In the "Narrative of the Life of Frederick Douglass", what was his pathway to freedom?

1 Answer | Add Yours

akannan's profile pic

Ashley Kannan | Middle School Teacher | (Level 3) Distinguished Educator

Posted on

We can answer this question in both a symbolic manner and a literal manner.  I will try my best to lead you through both, and examining the text in these lights will be able to illuminate much in this powerful text.

In a symbolic manner, we can see education, literacy, and self awareness as Douglass' pathway to freedom.  Only when Douglass understands who he is through education and matches it with the horrific nature of slavery is he able to establish the mindset of freedom.  Douglass' awareness of himself allows him to begin the process of establishing a mental emancipation from the bondage of slavery.  This is highlighted in his understanding that it is illegal for he, or any slave, to be taught how to read and write.  When understanding the denial of a fundamental right to an education, Douglass establishes the mental paradigm of freedom.  Through this, we understand that slavery is both a social condition and a psychological one.  The liberation of the latter for Frederick Douglass set the stage for his path to freedom.  The more literal reading allowed him to walk the pathway to freedom by borrowing the papers of a freed slave and impersonating an American serviceman in boarding the train North, and with it to freedom.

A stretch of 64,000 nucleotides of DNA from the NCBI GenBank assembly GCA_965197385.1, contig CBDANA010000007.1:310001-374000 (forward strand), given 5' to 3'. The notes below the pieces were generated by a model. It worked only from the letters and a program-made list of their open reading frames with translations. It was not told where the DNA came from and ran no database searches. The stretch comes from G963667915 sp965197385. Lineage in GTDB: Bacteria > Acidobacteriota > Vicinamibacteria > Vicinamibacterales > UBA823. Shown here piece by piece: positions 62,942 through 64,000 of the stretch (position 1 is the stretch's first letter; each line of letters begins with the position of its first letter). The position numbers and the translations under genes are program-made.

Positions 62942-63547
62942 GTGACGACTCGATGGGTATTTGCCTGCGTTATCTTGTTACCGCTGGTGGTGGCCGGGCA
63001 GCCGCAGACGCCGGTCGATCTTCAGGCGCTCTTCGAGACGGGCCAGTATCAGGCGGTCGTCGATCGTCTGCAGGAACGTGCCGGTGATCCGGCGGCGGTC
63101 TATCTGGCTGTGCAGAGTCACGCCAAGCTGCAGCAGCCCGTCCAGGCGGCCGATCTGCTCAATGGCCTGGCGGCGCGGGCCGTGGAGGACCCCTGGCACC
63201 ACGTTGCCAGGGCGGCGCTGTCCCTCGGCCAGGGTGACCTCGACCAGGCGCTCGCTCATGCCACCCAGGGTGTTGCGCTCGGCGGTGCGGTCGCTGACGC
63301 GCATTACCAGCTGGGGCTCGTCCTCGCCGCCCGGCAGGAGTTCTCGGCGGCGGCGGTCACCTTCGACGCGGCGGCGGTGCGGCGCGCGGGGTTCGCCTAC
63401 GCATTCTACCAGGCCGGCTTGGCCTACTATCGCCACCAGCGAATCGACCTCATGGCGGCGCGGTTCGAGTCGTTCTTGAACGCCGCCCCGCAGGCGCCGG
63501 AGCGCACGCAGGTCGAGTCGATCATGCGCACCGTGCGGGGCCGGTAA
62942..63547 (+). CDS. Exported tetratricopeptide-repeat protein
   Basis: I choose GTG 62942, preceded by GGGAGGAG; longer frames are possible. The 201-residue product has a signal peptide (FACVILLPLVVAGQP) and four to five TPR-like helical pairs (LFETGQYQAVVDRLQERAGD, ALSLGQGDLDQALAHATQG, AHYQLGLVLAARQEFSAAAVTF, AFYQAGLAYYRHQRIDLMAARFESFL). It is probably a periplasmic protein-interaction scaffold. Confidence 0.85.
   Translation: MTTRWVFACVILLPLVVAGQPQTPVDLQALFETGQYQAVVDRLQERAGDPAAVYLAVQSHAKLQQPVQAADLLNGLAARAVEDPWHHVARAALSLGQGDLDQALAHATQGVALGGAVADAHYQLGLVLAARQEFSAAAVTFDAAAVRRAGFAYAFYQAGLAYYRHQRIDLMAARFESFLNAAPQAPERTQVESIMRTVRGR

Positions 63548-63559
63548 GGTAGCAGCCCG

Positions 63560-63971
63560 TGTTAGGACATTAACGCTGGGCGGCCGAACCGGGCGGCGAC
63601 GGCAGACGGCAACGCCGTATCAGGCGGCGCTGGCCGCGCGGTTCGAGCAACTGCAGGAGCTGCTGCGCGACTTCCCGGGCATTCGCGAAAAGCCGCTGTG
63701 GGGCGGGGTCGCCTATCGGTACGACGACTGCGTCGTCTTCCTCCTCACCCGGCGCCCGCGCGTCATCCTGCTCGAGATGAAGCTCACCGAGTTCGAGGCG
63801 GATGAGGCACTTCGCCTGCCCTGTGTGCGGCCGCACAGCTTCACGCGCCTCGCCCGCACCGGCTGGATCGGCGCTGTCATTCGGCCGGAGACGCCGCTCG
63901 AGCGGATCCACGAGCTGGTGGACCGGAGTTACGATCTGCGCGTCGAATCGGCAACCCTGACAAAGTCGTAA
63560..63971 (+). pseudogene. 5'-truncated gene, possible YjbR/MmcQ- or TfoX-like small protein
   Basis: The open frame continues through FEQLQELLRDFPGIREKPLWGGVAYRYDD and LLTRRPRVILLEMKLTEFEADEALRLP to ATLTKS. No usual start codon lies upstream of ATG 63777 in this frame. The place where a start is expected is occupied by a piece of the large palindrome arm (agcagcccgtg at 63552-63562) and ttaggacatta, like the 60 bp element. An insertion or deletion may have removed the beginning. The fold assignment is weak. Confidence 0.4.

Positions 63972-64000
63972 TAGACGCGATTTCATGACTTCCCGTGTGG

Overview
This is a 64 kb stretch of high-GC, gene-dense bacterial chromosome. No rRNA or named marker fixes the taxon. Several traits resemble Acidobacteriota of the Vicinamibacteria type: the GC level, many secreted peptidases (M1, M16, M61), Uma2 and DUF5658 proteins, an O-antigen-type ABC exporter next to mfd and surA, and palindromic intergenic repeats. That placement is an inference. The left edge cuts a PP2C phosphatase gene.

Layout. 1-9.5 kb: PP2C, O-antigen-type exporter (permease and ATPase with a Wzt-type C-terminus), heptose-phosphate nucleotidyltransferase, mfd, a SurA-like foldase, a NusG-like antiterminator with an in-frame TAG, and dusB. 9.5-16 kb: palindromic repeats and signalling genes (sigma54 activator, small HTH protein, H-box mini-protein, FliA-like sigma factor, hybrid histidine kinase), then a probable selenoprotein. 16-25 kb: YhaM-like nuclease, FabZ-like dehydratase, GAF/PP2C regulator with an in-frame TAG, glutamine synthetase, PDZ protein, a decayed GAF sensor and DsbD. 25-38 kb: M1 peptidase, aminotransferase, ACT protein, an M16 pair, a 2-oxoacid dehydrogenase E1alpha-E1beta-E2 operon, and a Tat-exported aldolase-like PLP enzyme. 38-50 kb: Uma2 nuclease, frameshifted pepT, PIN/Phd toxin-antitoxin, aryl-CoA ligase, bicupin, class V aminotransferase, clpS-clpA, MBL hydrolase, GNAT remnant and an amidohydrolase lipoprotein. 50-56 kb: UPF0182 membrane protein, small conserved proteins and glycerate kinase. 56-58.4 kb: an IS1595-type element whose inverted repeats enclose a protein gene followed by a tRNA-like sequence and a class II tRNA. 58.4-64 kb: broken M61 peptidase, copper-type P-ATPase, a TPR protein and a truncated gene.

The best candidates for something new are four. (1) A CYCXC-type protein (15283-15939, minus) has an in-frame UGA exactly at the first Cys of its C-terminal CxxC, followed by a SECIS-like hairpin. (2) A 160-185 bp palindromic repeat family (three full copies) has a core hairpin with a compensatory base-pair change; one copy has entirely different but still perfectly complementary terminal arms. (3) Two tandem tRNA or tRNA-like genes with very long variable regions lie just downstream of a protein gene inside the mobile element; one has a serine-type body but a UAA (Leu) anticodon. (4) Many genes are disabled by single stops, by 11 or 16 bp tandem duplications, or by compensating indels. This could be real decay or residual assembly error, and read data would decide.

We’ve answered 317,295 questions. We can answer yours, too.

Ask a question